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The Omaha, Nebraska, city council recently okayed $17.5 million in tax incentives for a new casino, part of a gambling expansion that voters approved via ballot referendum in 2020. As occurs so often with the current American boom in gambling legalization, the idea behind opening new casinos is ostensibly to provide an economic jolt.
“These are good paying jobs in the casinos and careers in the casinos from marketing to accounting to dealers to janitors,” said one supporter (who very much stands to benefit from legalization). “This is going to equate to $145,000,000 in new payroll for the state of Nebraska and Nebraska residents.”
There’s a problem though: The U.S. is awash in gambling options. Adding new ones isn’t going to do anything appreciable for a local economy.
Nearly every state in the U.S. allows gambling of some sort, and most of them allow casinos, whether owned by Native American tribes or other commercial owners. Where once there was scarcity — with Atlantic City and Las Vegas tourist destinations because they offered something nowhere else had — there is now overabundance. People don’t need to travel to gamble because, for nearly everyone, there is gambling available close to home.
Just look around the country: Late last year, Biloxi, Mississippi, approved tax incentives for a new casino. Kentucky is subsidizing new racetracks with gaming. And states across the country are legalizing sports gambling. In addition to Nebraska, Virginia and Colorado expanded casino gambling via ballot initiative in 2020.
There’s no shortage of opportunities, if wagering is your thing. But that constant growth means that any one new facility is less likely to be impactful on the local economy, because there’s probably another option not that far away.
In fact, as I wrote in my book, new gambling facilities are increasingly being opened not with the previous goal of attracting anyone new to the area to spend their dollars, but simply to prevent local dollars from crossing over state lines, spent by people willing to drive an hour or two to play a few hands of cards or, more likely, to sit at a slot machine, and then drive home.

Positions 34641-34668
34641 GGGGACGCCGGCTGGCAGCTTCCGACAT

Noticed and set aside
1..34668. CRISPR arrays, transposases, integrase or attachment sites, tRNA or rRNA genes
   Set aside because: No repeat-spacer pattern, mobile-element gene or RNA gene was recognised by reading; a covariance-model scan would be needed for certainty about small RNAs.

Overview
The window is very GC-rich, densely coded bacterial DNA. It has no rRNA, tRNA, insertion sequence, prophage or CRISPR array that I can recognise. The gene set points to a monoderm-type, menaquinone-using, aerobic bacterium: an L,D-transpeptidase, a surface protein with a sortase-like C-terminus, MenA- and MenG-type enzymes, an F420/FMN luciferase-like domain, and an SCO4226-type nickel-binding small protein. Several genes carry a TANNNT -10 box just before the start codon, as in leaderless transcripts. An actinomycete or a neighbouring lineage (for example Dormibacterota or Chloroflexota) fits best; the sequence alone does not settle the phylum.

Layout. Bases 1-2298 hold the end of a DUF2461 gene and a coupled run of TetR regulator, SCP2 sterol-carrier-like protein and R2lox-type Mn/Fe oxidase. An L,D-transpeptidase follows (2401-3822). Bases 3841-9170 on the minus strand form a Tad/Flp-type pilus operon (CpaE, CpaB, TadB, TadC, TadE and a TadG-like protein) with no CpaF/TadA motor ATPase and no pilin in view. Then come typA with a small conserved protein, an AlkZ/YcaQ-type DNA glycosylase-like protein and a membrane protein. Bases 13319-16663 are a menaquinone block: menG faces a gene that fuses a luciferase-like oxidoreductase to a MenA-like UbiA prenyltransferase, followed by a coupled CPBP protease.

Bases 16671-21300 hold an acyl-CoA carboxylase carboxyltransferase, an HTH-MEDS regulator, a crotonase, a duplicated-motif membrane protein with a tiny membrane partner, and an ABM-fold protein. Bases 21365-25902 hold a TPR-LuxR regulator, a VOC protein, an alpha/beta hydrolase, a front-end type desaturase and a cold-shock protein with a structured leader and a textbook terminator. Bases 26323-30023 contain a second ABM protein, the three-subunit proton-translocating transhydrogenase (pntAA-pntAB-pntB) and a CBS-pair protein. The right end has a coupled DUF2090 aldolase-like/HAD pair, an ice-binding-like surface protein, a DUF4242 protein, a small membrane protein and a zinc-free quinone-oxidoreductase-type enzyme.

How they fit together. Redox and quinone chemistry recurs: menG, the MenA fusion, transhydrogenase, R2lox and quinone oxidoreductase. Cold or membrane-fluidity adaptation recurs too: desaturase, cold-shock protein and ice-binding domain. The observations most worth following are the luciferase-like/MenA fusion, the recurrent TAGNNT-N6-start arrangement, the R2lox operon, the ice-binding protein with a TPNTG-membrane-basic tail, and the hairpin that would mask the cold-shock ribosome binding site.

Therefore new casinos aren’t competing with other casinos, really. They’re competing with other local entertainment options — and therefore not creating anything new for the economy, just shuffling already existing dollars around, and maybe protecting a place from economic poaching from another jurisdiction down the road.
Studies have shown that casinos have a very modest impact on employment, sometimes increasing it, sometimes not, with success very dependent on the particular circumstances in that location. Meanwhile, they tend to decrease state revenue, even though gambling tends to be taxed at a higher rate than other things. There are also harms from bringing an addictive form of entertainment into the community, which wind up costing money to ameliorate too.
And those studies I’m citing are not very new, so I imagine some of the effects have changed as more and more states and cities embraced gambling, with the revenue effects likely plunging even more. Taxpayers are paying to subsidize a form of entertainment that winds up lowering what their state has available to spend on services and other priorities, in exchange for the possibility, but not the guarantee, of a few new jobs.
Still, nothing can seem to shake the hold that gambling as a bottomless pot of gold has on lawmakers and candidates. Not an election cycle goes by, I feel like, when someone isn’t putting new casinos out there as an economic fix: This last time around, it was New York City mayoral candidate Andrew Yang that I noticed the most, but I’m sure there were others. Next time it will be someone else, or a new round of ballot initiatives.
But the fact remains that casinos are a bad bet for local economic development. Gambling may be fun, but it usually doesn’t make you rich. That goes for your community too.
Pat Garofalo is the author of The Billionaire Boondoggle: How Our Politicians Let Corporations and Bigwigs Steal Our Money and Jobs, the Boondoggle newsletter, and the director of state and local policy at the American Economic Liberties Project.